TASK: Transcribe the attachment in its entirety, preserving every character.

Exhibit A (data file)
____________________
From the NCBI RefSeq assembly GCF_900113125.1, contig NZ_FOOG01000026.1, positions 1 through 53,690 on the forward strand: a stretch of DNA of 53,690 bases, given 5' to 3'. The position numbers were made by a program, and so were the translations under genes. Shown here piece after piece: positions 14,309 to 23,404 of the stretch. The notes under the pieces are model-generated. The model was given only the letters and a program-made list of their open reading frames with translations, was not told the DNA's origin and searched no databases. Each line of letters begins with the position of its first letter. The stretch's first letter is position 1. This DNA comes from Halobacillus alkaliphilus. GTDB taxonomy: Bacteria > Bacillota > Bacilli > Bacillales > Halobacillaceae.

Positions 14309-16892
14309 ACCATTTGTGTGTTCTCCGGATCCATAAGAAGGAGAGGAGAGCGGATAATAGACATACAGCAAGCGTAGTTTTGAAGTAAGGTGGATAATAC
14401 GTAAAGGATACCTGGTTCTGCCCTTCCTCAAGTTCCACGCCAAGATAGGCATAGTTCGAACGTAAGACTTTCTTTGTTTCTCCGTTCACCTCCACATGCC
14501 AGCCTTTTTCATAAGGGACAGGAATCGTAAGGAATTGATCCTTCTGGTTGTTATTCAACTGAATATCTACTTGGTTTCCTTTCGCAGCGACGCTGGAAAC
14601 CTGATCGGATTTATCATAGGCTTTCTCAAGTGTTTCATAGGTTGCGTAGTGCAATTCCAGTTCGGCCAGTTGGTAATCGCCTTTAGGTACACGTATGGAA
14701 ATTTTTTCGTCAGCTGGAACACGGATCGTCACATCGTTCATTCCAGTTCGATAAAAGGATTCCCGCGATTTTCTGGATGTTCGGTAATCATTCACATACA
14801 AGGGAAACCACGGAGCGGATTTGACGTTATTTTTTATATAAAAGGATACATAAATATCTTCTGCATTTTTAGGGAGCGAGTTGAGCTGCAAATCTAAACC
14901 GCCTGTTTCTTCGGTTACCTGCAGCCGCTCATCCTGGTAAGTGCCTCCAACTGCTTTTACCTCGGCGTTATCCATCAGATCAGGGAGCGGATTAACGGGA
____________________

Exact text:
From the NCBI RefSeq assembly GCF_900113125.1, contig NZ_FOOG01000026.1, positions 1 through 53,690 on the forward strand: a stretch of DNA of 53,690 bases, given 5' to 3'. The position numbers were made by a program, and so were the translations under genes. Shown here piece after piece: positions 14,309 to 23,404 of the stretch. The notes under the pieces are model-generated. The model was given only the letters and a program-made list of their open reading frames with translations, was not told the DNA's origin and searched no databases. Each line of letters begins with the position of its first letter. The stretch's first letter is position 1. This DNA comes from Halobacillus alkaliphilus. GTDB taxonomy: Bacteria > Bacillota > Bacilli > Bacillales > Halobacillaceae.

Positions 14309-16892
14309 ACCATTTGTGTGTTCTCCGGATCCATAAGAAGGAGAGGAGAGCGGATAATAGACATACAGCAAGCGTAGTTTTGAAGTAAGGTGGATAATAC
14401 GTAAAGGATACCTGGTTCTGCCCTTCCTCAAGTTCCACGCCAAGATAGGCATAGTTCGAACGTAAGACTTTCTTTGTTTCTCCGTTCACCTCCACATGCC
14501 AGCCTTTTTCATAAGGGACAGGAATCGTAAGGAATTGATCCTTCTGGTTGTTATTCAACTGAATATCTACTTGGTTTCCTTTCGCAGCGACGCTGGAAAC
14601 CTGATCGGATTTATCATAGGCTTTCTCAAGTGTTTCATAGGTTGCGTAGTGCAATTCCAGTTCGGCCAGTTGGTAATCGCCTTTAGGTACACGTATGGAA
14701 ATTTTTTCGTCAGCTGGAACACGGATCGTCACATCGTTCATTCCAGTTCGATAAAAGGATTCCCGCGATTTTCTGGATGTTCGGTAATCATTCACATACA
14801 AGGGAAACCACGGAGCGGATTTGACGTTATTTTTTATATAAAAGGATACATAAATATCTTCTGCATTTTTAGGGAGCGAGTTGAGCTGCAAATCTAAACC
14901 GCCTGTTTCTTCGGTTACCTGCAGCCGCTCATCCTGGTAAGTGCCTCCAACTGCTTTTACCTCGGCGTTATCCATCAGATCAGGGAGCGGATTAACGGGA